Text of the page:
If you’re reading this and struggling with suicidal thoughts, the National Suicidal Prevention Lifeline is available to you 24/7. It’s free and confidential: 1-800-273-8255.
Most people can tell the difference between they are feeling fine and when they are feeling stressed out. But what if a mental illness prevented you from recognizing that what you are feeling might not be “normal?”
You or your loved ones may not even realize that you are experiencing the symptoms of a mental illness while you are struggling with it. Some mental illnesses are triggered by specific events in a person’s life, but other times they can come up for no particular reason at all. It happens to people all around the world, and there’s nothing to be ashamed of if you are experiencing it. You’re not alone.
Many signs of mental illnesses only come out in a person’s moods and thoughts, so it might be hard to detect in yourself and others. But these physical warning signs might help you see that you should reach out for help from a professional. If you recognize these warning signs in someone close to you, reach out to them to see how they are doing.
Change in appetite or weight gain/loss
Even though weight loss is sometimes the goal of a healthy life change, a sudden change in weight and appetite is an alarm bell that something might not be right. Keep an eye out for shifts in how much or how little you are eating in times of stress, loneliness, or other extreme emotions.
Neglecting Hygiene Habits
When you are struggling with mental health, sometimes hygiene activities don’t take priority. If you’ve started to avoid things like brushing your teeth or showering, it would be a good idea to check-in and see if it’s time to seek help.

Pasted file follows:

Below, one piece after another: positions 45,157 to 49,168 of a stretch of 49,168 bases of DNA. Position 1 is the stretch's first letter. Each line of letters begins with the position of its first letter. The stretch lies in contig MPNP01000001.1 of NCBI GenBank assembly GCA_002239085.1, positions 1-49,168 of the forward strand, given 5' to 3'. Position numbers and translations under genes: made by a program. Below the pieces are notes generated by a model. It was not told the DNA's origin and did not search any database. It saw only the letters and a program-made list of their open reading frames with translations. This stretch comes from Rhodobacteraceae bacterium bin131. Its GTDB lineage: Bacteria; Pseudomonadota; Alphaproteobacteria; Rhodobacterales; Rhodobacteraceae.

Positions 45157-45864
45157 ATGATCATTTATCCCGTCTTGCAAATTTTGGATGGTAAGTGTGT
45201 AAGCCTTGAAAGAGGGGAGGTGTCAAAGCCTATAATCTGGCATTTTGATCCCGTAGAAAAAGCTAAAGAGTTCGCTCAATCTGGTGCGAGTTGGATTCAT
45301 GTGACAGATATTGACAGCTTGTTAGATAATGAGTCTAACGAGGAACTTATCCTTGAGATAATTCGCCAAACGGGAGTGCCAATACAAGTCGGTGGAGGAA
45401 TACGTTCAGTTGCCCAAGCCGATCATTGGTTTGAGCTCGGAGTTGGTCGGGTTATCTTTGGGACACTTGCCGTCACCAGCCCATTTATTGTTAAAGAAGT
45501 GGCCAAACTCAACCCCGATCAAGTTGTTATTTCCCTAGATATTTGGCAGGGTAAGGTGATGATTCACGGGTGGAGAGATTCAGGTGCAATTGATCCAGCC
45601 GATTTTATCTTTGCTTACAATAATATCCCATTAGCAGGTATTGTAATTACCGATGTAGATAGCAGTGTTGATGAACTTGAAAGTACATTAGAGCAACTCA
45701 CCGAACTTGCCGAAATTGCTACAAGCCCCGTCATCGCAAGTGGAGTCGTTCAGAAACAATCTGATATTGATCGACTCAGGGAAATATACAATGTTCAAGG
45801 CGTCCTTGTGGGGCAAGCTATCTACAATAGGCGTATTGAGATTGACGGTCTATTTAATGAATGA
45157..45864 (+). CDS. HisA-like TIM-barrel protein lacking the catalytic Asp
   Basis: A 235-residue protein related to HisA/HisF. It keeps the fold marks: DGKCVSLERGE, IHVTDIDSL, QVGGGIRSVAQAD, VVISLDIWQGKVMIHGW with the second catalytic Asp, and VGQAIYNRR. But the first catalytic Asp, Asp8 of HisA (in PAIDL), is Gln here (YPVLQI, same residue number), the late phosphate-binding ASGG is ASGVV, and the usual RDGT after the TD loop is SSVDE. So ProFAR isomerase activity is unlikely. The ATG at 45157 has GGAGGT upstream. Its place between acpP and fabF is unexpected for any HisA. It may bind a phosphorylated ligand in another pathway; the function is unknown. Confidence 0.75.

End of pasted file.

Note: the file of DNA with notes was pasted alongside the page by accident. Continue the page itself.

Even with social distancing requirements to mitigate the spread of COVID- 19 across the globe, it can be a troubling sign when someone isolates themselves from their social channels. Check in on your friends and family to let them know you’re thinking about them, even if you can’t see them in person. If you find yourself avoiding chances to catch up with your loved ones, even digitally, let them know that you might need their help keeping connected.
Can’t sleep? Or are you sleeping more than usual? Changes in your sleeping patterns can be a big alarm bell for mental illnesses. If you’ve tried various ways to help yourself sleep without any relief, there may be a more serious underlying issue.
When we feel overwhelmed with our moods and emotions, sometimes we turn to less than healthy ways to cope. Substance abuse, of legal or illegal substances, is often a form of “self medication” by individuals needing a mental health intervention. If you or someone you know has dramatically increased their drug or alcohol use, it can be cause for concern.
What should I do if I notice these warning signs?
Look into getting help from mental health professionals. If you notice these warning signs in a friend or loved one, have a loving, honest conversation with them about your concerns and see how you might help them find resources. There are lots of options to find a therapy that works for you. There are even counselors who you can contact entirely online! See the helpful links below to get started.